Garden Tour of Beaumont House
Saturday 11th May 2019
An enthusiastic group of members, family and friends arrived at 2.00pm for a tour of the gardens and house at Beaumont House. The forecast showers did eventuate but given the dry nature that we had been experiencing over the last 5 months, most of us welcomed the rain. Fortunately, the rain held off during the garden tour and only became an issue when we went inside for the house tour.
Our group first toured the garden with renowned horticulturist Merilyn Kuchel. Then we enjoyed a delicious afternoon tea on the veranda before touring the house.
A brief history:
In 1838, Edward Burton Gleeson arrived from India and established a prefabricated house on the original site and named the property Gleeville Farm. Here he lived with his wife and two children and grew crops. In 1842, the bank he owned in India failed and he was declared bankrupt. His property was sold and the land reverted to the South Australia Company from which he had bought it. The property then had a succession of owners. In 1846 Samuel Davenport bought Gleeville Farm and renamed it Beaumont. Additions to the house during the following years saw the house change from a wooden house to a stone one and further brick extensions with a colonnade and imposing steps. In 1970, the property passed to the National Trust of South Australia.
The house is furnished with Victorian and Edwardian furnishings from donations to the trust. A few items belonging to the previous owners are displayed but much on display comes from elsewhere.
The garden tour:
This was a highlight of our visit to Beaumont House. The gardens have been beautifully restored and replanted and were in exceptional condition given that we have had little rain. They do use some mains water, but fortunately have access to bore water. A dedicated band of 15 volunteers tend to the garden each Wednesday. The garden had been redesigned by Merilyn Kuchel several years ago. She has sympathetically combined restoration in some parts with new plantings incorporating plants that were grown previously or have some relationship with previous owners. On the property were several trees that date back to pre-European settlement.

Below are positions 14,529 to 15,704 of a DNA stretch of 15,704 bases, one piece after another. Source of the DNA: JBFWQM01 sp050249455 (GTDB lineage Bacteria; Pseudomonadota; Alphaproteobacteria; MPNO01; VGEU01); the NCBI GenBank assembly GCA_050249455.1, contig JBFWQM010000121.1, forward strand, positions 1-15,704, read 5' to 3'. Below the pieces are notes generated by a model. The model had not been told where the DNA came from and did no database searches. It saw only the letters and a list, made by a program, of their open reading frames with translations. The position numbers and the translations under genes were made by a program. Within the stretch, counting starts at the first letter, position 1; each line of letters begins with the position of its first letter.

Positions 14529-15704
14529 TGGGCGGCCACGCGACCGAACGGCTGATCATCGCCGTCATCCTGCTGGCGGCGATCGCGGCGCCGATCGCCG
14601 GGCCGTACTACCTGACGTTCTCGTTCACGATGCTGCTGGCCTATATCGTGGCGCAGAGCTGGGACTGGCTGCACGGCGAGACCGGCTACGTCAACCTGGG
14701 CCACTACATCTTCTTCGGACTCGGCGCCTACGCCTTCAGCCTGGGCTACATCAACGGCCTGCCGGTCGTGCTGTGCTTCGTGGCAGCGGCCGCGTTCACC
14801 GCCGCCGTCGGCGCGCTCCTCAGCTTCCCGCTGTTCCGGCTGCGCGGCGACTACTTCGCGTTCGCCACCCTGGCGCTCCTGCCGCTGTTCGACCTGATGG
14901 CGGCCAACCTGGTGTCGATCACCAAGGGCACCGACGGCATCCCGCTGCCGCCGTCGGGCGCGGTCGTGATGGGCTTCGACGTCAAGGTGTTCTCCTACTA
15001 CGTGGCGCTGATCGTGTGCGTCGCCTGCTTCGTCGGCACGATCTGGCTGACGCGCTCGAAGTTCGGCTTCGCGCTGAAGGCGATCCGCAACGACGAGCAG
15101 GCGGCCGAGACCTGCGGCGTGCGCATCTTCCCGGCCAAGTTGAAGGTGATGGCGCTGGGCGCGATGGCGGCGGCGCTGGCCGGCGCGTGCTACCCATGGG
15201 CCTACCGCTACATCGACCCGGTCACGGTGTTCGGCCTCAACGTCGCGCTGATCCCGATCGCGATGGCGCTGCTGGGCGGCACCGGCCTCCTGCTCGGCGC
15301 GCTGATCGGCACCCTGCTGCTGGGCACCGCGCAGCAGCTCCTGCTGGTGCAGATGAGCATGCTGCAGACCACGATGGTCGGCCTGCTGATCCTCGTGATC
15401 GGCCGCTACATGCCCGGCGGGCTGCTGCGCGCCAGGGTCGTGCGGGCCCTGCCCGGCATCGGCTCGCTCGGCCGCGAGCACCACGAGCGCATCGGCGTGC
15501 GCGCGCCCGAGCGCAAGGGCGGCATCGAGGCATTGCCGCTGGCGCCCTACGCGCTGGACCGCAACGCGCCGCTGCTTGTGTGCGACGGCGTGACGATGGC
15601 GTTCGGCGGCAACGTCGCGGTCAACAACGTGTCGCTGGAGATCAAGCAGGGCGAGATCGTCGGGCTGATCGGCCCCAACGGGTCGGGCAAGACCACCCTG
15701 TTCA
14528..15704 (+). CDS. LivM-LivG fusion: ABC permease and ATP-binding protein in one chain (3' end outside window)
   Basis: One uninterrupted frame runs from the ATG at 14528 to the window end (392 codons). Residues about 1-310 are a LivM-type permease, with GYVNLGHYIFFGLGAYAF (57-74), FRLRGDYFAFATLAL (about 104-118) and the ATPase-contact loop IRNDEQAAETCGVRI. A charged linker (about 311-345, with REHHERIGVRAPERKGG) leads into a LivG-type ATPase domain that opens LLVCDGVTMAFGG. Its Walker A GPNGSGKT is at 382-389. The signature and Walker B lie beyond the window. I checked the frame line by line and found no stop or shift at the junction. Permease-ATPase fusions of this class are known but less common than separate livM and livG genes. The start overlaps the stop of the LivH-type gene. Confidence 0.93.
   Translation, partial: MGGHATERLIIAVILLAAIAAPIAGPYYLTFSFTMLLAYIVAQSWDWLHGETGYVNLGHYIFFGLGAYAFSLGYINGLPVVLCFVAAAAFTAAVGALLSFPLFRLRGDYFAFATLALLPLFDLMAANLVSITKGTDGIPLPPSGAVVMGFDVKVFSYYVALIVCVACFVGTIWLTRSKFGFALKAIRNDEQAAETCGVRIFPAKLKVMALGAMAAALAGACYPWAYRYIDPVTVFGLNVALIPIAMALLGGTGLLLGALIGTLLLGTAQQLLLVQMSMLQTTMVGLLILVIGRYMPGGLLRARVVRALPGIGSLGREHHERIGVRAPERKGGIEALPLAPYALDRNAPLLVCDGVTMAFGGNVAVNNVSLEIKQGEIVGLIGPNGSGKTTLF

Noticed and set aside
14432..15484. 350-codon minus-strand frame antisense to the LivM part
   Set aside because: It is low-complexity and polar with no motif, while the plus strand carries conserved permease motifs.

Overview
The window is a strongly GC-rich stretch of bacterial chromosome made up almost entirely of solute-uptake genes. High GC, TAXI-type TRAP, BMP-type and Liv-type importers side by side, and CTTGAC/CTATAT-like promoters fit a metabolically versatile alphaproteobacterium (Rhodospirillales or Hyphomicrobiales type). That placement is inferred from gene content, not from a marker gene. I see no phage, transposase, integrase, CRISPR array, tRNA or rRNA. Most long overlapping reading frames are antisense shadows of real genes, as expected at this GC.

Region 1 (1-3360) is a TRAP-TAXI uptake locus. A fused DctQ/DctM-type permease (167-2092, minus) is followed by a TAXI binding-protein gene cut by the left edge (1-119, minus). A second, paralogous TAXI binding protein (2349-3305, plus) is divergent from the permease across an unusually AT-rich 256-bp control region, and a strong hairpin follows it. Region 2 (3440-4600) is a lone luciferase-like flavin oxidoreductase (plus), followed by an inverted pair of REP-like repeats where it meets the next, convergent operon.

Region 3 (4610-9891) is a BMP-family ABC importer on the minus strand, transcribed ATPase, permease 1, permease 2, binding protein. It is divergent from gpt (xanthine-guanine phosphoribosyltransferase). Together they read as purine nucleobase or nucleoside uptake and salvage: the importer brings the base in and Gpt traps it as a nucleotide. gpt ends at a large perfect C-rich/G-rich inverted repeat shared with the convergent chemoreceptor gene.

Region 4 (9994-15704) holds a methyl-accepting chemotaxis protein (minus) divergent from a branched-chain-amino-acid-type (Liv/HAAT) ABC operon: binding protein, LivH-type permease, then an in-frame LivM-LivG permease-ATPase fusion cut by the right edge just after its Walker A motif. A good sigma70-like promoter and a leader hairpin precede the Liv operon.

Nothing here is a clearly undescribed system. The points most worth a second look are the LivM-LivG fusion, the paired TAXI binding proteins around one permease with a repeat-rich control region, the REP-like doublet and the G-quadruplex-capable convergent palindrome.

There are several native cypress pines (Callitris gracilis) bordering the property. A grey box (Eucalyptus microcarpa) is used by koalas as a resting place. It is in poor condition and may actually die. If so they intend to leave the remains. Several significant trees dating from planting between 1850-1900 remain. A Mexican fan palm (Washingtonia robusta) stands between the house and the front fence and was probably planted by Davenport. Other trees planted by him include a pair of almond trees (Prunus dulcis), one of the largest pear trees in South Australia (Pyrus communis), Stone pine (Pinus pinea) from which we obtain pine nuts, European fan palm (Chaemerops humilis), Canary Island date palm (Phoenix canariensis) and Italian cypress or Pencil pine (Cupressus sempervirens). Before 1890, a Wigandia caracasana was planted. This plant is found in the jungles of Mexico, Colombia and Venezuela. It has spread 3.5m and grows up to 4.5m. The leaves are deep green and rough-textured with hairy white undersides that can be irritating to touch. Violet to purple flowers in long clusters form later during spring and summer.
An olive grove bordering the property has survived for over 160 years. It has been undergoing a rejuvenation. Several of the old olives have been coppiced. This has led to new growth and increased olive production. However, the olives sucker and the volunteers are removing these so that growth is redirected into the upright new growth. They harvest the olives and produce olive oil which is sold as a fundraiser for the National Trust. Throughout the gardens are plantings of new release and heritage roses.
Along the main footpath coming from Glynburn Road to the house is a planting of “City of Adelaide” roses. Around the Beaumont House sign, Iceberg roses are planted. Clinging up a trellis on the stable block is the climbing tea rose “Lady Hillington”, first introduced into cultivation in 1877. Alongside the western side of the house is a planting of “Peace” roses. And in the Perfume Bed are Damask and Cabbage roses. In the Purple Bed are hellebores, iris, society garlic, cranesbills, delphiniums, plectranthus and ageratum.
There is a good collection of salvias in this bed including Salvia leucantha, S. ‘Anthony Parker’, S. microphylla and S. ‘Snow White’. There is an herb garden with several almonds and a quince tree. Herbs planted include calendula, rue, English lavender, yarrow, orris root (iris germanica var. florentina), society garlic and globe artichoke. An unusual addition to the garden is a specimen of Acokanthera oblongifolia, Bushman’s poison or wintersweet. This plant is native of Africa. All parts are toxic and this plant was used to make the poison used by natives to poison the arrows or spears used to capture animals.
The garden continues to evolve and grow with additional plantings. It looks especially good in the springtime. It was well worth a visit. Beaumont House is open on the first Sunday of the month (except January) from 2.00pm to 4.30pm or by arrangement. Admission fees apply. Location: 631 Glynburn Road, Beaumont. Thank you to Merilyn Kuchel and the volunteers for their time, hospitality and informative talks.
Thanks again to Sandra for coordinating the tour.
Reference: National Trust SA information brochure/maps.